Join our free STEM summer bootcamps taught by experts. Space is limited.Register Here 🏕

Like

Report

Numerade Educator

Like

Report

Problem 35 Medium Difficulty

A set of 250 data values is normally distributed with a mean of 50 and a standard deviation of 5.5
What is the probability that a data value selected at random is greater than 39$?$

Answer

97.7$\%$

Discussion

You must be signed in to discuss.
Top Algebra Educators
Anna Marie V.

Campbell University

Heather Z.

Oregon State University

Caleb E.

Baylor University

Michael J.

Idaho State University

Video Transcript

so put the top of the screen here. You can see I've got a generic normal distribution drawn out here where the mean is in the center of the graph. And I've got the 1st 2nd and third standard deviations marked out here along with their percentages, because we know that 68% assuming that data is normally distributed. We know that 68% of our data is one standard deviation from the mean the 95% of our data's two standard deviations from the mean and 99% of our data's three standard deviations from the mean this is stuff that was covered in 12-7. That's why it's in the review section. So this is with a little bit of assumption that you've done that already. Um, but assuming the chicken with how that all breaks down, assuming you've learned that before, then we can just go ahead and have a written and move on down here, gone ahead and drawn out a normal distribution for this specific problem because it tells us for the specific problem that we have a mean of 50. So I'm mark to that on the black line and we know that our standard deviation is 5.5. So I went ahead and added 5.53 times and subtracted 5.53 times so that we've got our first, second and third standard deviations marked out here. Now the actual question is asking us to find the probability that we would select something at random greater than 39 meaning, it's saying from here 39 all the way to the right. It wants to know how much what percent of the graph, what percent of the data is that? Okay, Well, all we need to do is look at our generic normal distribution. Appear if we look at 39. 39 is the red line meaning we're talking about from here to the right. So all I need to do all we need to do is just add up all of those percentages. Meaning we need to take 13.5% right here, plus 34% plus the other 34% plus this 13.5% plus 2% and finally, plus this little 0.5% here. All of those added up will show us the portion of the graph portion of the data that we have here. If we add all of that up, what you get is 97 0.5% and that would be your answer for this problem.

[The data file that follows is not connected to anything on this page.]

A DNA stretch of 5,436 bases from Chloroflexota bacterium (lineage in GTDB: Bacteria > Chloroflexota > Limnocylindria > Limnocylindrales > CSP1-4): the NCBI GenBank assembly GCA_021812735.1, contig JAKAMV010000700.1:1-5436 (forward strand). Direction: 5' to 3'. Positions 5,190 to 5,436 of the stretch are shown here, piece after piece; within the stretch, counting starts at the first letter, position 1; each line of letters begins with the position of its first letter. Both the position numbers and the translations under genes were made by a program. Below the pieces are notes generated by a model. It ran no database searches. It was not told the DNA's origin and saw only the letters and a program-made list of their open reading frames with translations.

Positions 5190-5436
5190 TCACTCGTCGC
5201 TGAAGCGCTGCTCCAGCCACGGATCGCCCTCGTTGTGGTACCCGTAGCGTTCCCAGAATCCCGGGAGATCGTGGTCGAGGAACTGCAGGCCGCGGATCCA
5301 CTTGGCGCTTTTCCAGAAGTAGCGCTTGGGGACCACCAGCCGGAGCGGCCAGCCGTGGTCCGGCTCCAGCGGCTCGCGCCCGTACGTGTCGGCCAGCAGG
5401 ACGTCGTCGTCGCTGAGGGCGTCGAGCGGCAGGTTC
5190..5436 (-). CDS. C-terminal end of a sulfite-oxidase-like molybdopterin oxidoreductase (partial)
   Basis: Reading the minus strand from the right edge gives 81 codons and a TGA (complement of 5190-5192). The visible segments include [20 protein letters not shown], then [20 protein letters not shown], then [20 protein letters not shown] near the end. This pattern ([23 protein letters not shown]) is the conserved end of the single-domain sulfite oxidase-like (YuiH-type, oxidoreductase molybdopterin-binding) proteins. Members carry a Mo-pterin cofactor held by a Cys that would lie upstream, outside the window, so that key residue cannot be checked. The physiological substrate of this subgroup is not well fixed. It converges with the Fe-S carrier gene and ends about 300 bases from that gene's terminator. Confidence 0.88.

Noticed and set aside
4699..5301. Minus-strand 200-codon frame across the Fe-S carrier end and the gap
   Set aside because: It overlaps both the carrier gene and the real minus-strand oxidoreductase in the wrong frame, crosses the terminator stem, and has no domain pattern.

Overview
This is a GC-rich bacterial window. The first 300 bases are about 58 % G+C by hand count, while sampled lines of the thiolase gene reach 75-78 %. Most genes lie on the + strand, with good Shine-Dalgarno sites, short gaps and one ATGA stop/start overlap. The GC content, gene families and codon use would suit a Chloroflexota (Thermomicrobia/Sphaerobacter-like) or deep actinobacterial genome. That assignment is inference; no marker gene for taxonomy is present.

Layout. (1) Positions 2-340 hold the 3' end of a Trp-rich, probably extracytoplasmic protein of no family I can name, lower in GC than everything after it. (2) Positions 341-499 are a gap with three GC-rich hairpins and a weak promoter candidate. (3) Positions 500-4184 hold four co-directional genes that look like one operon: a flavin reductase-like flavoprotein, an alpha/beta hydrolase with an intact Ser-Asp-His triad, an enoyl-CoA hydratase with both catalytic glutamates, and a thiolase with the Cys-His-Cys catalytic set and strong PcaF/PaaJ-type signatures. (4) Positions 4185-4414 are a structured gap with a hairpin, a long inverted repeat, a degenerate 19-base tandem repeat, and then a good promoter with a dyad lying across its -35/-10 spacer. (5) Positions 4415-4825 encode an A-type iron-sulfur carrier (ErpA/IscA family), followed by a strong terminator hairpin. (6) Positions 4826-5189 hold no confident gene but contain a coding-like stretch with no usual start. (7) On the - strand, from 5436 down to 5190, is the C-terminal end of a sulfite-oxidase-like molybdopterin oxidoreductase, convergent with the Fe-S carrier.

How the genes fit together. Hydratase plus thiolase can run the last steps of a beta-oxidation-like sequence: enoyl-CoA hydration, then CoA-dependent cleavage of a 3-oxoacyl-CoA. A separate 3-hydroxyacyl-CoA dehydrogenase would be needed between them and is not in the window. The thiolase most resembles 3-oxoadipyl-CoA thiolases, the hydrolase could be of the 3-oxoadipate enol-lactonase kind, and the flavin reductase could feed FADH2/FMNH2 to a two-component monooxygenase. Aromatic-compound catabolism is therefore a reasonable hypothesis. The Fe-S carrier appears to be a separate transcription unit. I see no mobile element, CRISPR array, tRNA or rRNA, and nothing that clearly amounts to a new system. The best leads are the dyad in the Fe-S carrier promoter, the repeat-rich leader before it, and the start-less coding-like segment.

University of Central Missouri
Top Algebra Educators
Anna Marie V.

Campbell University

Heather Z.

Oregon State University

Caleb E.

Baylor University

Michael J.

Idaho State University